These small scale distributors provided the main source of drinking water for a plurality of the Lebanese — 36 percent — in 2009, according to the CAS survey. As for where the water comes from, Atwi says, “The well of the building [they operate in], the public networks — they steal it, for example — or they buy it [from a large truck or well owner]. They filter it and they sell it.”
[pullquote]The law is still not being enforced because it does not stipulate which ministry is responsible for actually implementing it[/pullquote]
Waiting for Godot
The existence of these unlicensed and unregulated distributors is no secret. Executive was not able to ascertain exactly when they came into existence. However, in 2012 — following media reports on unsanitary conditions in some distribution facilities — Parliament passed law 210 to regulate the quality of the water — based on standards set by LIBNOR — the methods of filtration and the conditions of the distribution facility. The law is still not being enforced because it does not stipulate which ministry is responsible for actually implementing it. Dergham explains that the government needs to pass a new decree assigning enforcement authority to a specific ministry before the law will be enforced.
Even if that happens tomorrow, however, the World Health Organization argues that Lebanon — or LIBNOR, to be more specific — must also update its drinking water quality standards, which have not been revised since 1999. In a process that has taken “a lot of time,” the WHO has been pushing Lebanon to update its standards, according to Nohal Al-Homsi, a project officer working on environmental health, food safety and community health with the WHO. Homsi would not be more specific about how long the WHO has been arguing for an update, but Dergham, from LIBNOR, says the process has taken over a year. Dergham and Homsi say new drinking water standards are being discussed by a technical committee including members of Parliament, the WHO, LIBNOR, academics, members of relevant ministries and representatives of Lebanon’s four regional water authorities, which handle treatment and distribution of state supplied drinking water. Dergham notes that while LIBNOR writes the standard, it cannot be applied — or considered mandatory — without a decree from the government codifying it into law.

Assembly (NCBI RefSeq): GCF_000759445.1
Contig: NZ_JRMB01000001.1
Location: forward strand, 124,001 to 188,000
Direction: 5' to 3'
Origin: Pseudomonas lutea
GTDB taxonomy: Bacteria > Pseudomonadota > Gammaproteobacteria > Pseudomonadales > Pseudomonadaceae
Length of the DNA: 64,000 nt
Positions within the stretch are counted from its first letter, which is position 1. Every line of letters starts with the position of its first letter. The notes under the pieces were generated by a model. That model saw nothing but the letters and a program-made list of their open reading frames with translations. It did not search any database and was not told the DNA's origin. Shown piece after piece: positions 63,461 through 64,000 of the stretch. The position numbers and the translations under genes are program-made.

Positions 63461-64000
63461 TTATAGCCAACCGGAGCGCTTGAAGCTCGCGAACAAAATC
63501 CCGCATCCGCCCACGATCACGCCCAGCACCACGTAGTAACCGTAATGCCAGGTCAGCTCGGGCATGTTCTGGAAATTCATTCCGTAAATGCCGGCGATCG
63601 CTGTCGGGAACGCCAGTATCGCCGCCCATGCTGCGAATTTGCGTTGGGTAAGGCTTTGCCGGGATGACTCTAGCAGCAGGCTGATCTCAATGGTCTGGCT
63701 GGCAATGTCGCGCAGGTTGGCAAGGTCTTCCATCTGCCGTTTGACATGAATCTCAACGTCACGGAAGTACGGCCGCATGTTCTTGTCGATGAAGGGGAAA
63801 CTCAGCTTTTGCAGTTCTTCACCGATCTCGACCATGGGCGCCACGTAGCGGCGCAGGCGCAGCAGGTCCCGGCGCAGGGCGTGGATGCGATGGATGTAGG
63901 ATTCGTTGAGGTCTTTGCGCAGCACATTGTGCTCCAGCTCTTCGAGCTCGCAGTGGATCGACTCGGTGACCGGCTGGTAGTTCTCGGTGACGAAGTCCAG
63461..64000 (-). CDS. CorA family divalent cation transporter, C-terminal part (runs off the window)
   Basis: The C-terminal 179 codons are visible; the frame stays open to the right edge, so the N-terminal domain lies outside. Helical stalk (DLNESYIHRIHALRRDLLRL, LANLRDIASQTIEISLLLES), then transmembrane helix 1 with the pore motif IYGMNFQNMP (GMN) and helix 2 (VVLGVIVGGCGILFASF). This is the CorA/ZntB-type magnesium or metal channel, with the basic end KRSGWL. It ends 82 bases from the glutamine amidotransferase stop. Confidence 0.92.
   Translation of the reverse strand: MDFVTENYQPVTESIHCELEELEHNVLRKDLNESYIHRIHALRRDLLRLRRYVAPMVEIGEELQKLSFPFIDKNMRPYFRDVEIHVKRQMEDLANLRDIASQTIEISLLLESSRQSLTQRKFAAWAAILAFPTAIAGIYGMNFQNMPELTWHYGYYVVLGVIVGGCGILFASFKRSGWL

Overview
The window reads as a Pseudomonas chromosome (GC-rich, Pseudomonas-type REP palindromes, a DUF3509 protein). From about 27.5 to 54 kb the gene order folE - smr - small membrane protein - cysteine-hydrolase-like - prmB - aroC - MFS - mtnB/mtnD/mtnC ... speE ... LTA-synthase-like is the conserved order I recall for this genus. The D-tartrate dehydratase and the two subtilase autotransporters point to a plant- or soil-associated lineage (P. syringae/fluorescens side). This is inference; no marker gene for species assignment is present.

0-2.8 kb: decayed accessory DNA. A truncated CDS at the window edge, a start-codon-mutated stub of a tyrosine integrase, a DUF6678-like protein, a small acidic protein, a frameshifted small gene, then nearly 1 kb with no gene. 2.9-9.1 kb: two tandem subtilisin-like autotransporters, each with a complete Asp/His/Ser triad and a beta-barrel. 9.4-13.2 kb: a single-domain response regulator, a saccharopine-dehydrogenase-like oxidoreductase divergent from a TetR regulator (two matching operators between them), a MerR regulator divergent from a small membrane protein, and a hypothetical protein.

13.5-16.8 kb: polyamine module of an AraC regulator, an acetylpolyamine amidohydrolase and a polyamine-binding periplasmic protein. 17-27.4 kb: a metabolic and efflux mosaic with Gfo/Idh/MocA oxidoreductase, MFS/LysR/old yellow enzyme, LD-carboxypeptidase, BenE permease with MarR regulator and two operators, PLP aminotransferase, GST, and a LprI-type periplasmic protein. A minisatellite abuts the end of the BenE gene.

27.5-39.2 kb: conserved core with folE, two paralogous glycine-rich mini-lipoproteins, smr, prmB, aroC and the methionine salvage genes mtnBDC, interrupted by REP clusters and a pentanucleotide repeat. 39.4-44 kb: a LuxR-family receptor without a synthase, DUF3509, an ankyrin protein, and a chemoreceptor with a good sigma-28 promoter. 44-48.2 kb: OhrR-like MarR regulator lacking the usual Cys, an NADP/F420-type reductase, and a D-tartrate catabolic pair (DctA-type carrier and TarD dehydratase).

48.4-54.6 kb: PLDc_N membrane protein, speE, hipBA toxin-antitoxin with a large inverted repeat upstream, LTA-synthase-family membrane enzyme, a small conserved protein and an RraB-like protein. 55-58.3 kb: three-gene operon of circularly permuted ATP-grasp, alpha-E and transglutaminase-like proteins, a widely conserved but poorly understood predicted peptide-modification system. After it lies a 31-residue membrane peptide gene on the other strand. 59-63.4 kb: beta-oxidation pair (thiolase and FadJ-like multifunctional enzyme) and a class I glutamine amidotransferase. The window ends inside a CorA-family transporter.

The WHO last revised its own drinking water quality standards in 2011, however the UN agency notes that its standards merely serve as guidelines and do not necessarily need to be adopted as a whole. “The nature and form of drinking water standards may vary among countries and regions,” according to the WHO’s 2011 report on its update. “There is no single approach that is universally applicable.”
[pullquote]There is no single approach that is universally applicable[/pullquote]
Neither Dergham nor Homsi would be specific about what updates Lebanon’s standards need — though both argued that the standards need to be revised. Homsi offered only that Lebanon’s standard is “outdated for chemicals.” However, the WHO’s 2011 standards update notes, particularly of chemicals, it “provide[s] guideline values for many more chemical contaminants than will actually affect any particular water supply, so judicious choices for monitoring and surveillance should be made prior to” setting national standards. Dergham notes, “the new update mentions stricter limits” but, as the WHO document says, Lebanon cannot adopt all of them blindly without first studying what is most relevant for the country. “There are some specific national issues that need to be addressed, it doesn’t mean we will allow something that will have [a negative] impact on human health.”
Homsi and Dergham refused to say that regulated and licensed drinking water in Lebanon is unsafe. Homsi also refused to explain why revising the standard has taken so long, though she does indicate there is opposition to an update that she would not elaborate on. Dergham says the regional water establishments don’t have the proper lab equipment to test for new possible water contaminants even if the standards were updated, yet another roadblock to a quick revision. Dergham notes that LIBNOR has no legal authority to test water, and highlights the need for a national policy on strict testing that is actually implemented. “We will push more in order to quicken the process, but this discussion has to happen because if we have a standard that is not implemented and is not able to be implemented, this will be a problem. We need to be sure the requirements are there based on scientific data and these requirements are able to be implemented.”